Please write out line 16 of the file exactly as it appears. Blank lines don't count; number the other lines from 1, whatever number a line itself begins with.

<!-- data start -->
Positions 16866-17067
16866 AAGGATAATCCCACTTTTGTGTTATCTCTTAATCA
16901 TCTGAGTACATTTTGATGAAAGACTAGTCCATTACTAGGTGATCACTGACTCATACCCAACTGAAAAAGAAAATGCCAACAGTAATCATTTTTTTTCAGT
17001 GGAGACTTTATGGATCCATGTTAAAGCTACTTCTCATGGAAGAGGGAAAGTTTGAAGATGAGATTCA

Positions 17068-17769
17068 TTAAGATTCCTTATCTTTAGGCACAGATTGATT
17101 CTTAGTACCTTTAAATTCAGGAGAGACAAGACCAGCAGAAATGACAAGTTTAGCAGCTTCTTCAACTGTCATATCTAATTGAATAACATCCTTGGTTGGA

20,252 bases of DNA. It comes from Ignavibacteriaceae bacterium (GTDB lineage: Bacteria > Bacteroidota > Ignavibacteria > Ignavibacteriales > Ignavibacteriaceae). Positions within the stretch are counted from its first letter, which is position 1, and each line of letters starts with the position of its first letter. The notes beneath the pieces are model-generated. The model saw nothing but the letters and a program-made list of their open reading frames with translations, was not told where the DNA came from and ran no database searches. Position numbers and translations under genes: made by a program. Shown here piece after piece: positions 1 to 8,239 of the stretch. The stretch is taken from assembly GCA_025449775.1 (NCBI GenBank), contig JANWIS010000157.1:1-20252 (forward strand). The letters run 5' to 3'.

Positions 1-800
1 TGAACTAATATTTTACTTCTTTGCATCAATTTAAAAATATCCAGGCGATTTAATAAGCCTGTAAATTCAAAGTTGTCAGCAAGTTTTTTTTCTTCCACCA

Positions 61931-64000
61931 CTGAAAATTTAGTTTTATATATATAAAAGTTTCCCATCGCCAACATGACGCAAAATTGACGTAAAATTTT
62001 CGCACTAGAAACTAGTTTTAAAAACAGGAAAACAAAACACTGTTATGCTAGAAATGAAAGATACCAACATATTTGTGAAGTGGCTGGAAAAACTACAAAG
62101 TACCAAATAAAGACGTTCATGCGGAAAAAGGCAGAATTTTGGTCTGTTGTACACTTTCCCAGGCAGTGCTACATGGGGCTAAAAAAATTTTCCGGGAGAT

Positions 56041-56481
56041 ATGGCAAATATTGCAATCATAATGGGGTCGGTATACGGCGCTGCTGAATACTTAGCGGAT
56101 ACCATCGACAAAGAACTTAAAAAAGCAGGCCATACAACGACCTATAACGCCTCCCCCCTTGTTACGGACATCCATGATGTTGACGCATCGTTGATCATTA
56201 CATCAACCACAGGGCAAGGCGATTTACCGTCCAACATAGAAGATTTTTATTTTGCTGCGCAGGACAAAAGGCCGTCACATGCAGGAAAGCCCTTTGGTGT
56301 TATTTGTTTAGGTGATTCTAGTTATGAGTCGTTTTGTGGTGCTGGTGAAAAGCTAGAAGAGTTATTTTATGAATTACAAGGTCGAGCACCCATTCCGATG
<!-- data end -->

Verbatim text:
56041 ATGGCAAATATTGCAATCATAATGGGGTCGGTATACGGCGCTGCTGAATACTTAGCGGAT